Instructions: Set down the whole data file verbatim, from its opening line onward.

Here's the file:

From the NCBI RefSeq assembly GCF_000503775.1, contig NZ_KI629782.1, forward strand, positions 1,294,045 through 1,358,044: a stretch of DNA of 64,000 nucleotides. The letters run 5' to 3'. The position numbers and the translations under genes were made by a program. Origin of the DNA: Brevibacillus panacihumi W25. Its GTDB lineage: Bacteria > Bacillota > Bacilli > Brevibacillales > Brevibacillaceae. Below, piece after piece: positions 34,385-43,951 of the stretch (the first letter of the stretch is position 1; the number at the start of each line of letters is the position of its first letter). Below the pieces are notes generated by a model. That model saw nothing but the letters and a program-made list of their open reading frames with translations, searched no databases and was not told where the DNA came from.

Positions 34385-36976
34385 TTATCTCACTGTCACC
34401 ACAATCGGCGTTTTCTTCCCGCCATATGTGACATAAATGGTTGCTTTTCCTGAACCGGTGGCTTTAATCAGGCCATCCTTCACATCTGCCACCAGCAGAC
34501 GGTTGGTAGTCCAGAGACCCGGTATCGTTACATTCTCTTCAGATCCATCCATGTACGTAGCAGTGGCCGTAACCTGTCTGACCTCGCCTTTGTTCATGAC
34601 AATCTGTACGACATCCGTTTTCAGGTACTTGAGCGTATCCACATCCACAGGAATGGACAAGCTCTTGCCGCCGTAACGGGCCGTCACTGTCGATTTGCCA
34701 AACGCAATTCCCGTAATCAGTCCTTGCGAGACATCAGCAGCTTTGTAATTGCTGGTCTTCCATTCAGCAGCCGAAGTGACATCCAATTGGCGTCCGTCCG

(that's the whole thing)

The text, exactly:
From the NCBI RefSeq assembly GCF_000503775.1, contig NZ_KI629782.1, forward strand, positions 1,294,045 through 1,358,044: a stretch of DNA of 64,000 nucleotides. The letters run 5' to 3'. The position numbers and the translations under genes were made by a program. Origin of the DNA: Brevibacillus panacihumi W25. Its GTDB lineage: Bacteria > Bacillota > Bacilli > Brevibacillales > Brevibacillaceae. Below, piece after piece: positions 34,385-43,951 of the stretch (the first letter of the stretch is position 1; the number at the start of each line of letters is the position of its first letter). Below the pieces are notes generated by a model. That model saw nothing but the letters and a program-made list of their open reading frames with translations, searched no databases and was not told where the DNA came from.

Positions 34385-36976
34385 TTATCTCACTGTCACC
34401 ACAATCGGCGTTTTCTTCCCGCCATATGTGACATAAATGGTTGCTTTTCCTGAACCGGTGGCTTTAATCAGGCCATCCTTCACATCTGCCACCAGCAGAC
34501 GGTTGGTAGTCCAGAGACCCGGTATCGTTACATTCTCTTCAGATCCATCCATGTACGTAGCAGTGGCCGTAACCTGTCTGACCTCGCCTTTGTTCATGAC
34601 AATCTGTACGACATCCGTTTTCAGGTACTTGAGCGTATCCACATCCACAGGAATGGACAAGCTCTTGCCGCCGTAACGGGCCGTCACTGTCGATTTGCCA
34701 AACGCAATTCCCGTAATCAGTCCTTGCGAGACATCAGCAGCTTTGTAATTGCTGGTCTTCCATTCAGCAGCCGAAGTGACATCCAATTGGCGTCCGTCCG